Before we can meaningfully discuss different bias correction factors we need to understand what they do. To this end we must make a distinction between parameters for a probability model and statistics computed from the data. So we shall go back to the origin of our data and move forward.

A statistic is simply a function of the data. Data plus arithmetic equals a statistic. Since arithmetic cannot create meaning, it is the context for the data that gives specific meaning to any statistic. Thus, we will have to begin with the progression from a physical process to a probability model, and then we can look at how the notion of a probability model frames the way we use our statistics.

Assume that we have a process that is producing some product, and assume that periodic checks are made upon some product characteristic. These checks will result in a sequence of values that could be written as:

During the past three months James Beagle and I presented columns that made extensive use of analysis of means techniques. Since these techniques may be new to some, this column explains when to use each technique and where to find tables of the appropriate scaling factors.

In 1967, Ellis R. Ott published his analysis of means technique (ANOM) for comparing treatment averages with their grand average. This technique is a generalized version of the average and range chart. However, the assumption that allows this generalization also imposes a restriction of where this technique can be used. The generalization allows us to compute limits with a fixed overall alpha level (the user-specified risk of a false alarm). The restriction is that we can only use ANOM for the *one-time analysis of a finite amount data* (such as occurs in experimental studies).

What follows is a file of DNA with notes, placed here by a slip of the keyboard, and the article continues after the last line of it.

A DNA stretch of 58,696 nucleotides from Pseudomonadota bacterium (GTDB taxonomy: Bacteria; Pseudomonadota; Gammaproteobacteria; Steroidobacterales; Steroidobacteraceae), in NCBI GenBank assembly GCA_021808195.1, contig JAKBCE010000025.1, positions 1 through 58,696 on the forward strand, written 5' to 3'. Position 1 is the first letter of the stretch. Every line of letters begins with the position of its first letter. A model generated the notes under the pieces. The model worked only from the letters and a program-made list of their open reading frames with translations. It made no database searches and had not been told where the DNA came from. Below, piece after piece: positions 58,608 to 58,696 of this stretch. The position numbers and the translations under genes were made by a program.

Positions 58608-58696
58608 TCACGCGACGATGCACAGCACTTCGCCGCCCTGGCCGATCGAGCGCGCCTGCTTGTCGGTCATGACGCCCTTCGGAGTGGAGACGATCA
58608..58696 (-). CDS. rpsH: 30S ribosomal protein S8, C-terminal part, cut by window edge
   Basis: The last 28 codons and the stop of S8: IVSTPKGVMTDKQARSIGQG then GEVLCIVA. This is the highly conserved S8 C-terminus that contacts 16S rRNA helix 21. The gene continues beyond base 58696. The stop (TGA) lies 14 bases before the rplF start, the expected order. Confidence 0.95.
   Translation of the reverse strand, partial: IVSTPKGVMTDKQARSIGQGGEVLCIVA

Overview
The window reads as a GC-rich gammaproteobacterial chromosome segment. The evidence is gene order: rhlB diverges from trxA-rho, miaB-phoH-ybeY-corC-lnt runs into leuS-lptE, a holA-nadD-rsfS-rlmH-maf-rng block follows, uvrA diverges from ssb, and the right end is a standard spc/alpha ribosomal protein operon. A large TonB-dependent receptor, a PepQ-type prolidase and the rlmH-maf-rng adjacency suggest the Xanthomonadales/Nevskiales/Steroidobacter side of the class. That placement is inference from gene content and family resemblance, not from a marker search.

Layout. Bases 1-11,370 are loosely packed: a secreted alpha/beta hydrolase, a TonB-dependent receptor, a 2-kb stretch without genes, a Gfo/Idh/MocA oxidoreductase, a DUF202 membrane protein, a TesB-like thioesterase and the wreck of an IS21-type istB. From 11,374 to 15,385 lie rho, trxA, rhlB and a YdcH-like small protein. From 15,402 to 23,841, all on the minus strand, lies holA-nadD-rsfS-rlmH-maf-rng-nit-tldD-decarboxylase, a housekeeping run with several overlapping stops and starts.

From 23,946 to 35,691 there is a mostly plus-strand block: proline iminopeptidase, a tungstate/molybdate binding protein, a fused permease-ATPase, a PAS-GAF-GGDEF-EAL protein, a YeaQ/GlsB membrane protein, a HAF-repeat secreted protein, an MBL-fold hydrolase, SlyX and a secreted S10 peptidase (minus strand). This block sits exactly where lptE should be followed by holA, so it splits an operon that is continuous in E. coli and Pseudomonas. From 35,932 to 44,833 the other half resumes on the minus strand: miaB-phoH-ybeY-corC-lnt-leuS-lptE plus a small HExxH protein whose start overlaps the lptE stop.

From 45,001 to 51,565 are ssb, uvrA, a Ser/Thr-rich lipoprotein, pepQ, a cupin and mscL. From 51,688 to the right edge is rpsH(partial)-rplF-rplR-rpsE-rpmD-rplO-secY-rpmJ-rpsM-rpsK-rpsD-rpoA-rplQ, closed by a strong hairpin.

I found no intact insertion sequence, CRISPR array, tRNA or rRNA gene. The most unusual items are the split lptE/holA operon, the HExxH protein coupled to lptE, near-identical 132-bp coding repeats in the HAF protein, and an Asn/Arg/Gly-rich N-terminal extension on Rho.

Last month we provided an operational definition of when measurement systems are equivalent in terms of bias. Here we will look at comparing the within-instrument measurement error between two or more systems.

Once again we must emphasize that it makes no sense to seek to compare measurement systems that do not display a reasonable degree of consistency. Consistency must be demonstrated, it cannot be assumed, and a consistency chart is the simplest way to do this.

As soon as we have two or more instruments for measuring the same property the question of equivalence raises its head. This paper provides an operational definition of when two or more instruments are equivalent in practice.

Churchill Eisenhart, Ph.D., while working at the U.S. Bureau of Standards in 1963, wrote: “Until a measurement process has been ‘debugged’ to the extent that it has attained a state of statistical control it cannot be regarded, in any logical sense, as measuring anything at all.” Before we begin to talk about the equivalence of measurement systems we need to know whether we have yardsticks or rubber rulers. And the easiest way to answer this question is to use a consistency chart.

Managers the world over want to know if things are “in control.” This usually is taken to mean that the process is producing 100-percent conforming product, and to this end an emphasis is placed upon having a good capability or performance index. But a good index by itself does not tell the whole story. So, if you want to learn how to be sure that you are shipping 100-percent conforming product, read on.

There are four capability and performance indexes that are in common use today. While many other ratios have been proposed, these four indexes effectively summarize the relationship between a process and the product specifications.

The capability ratio uses the difference between the watershed specifications to define the space available and compares this with the generic space required by any process that is operated with minimum variance. This generic space required is computed as six times an appropriate within-subgroup measure of dispersion, *Sigma(X)*.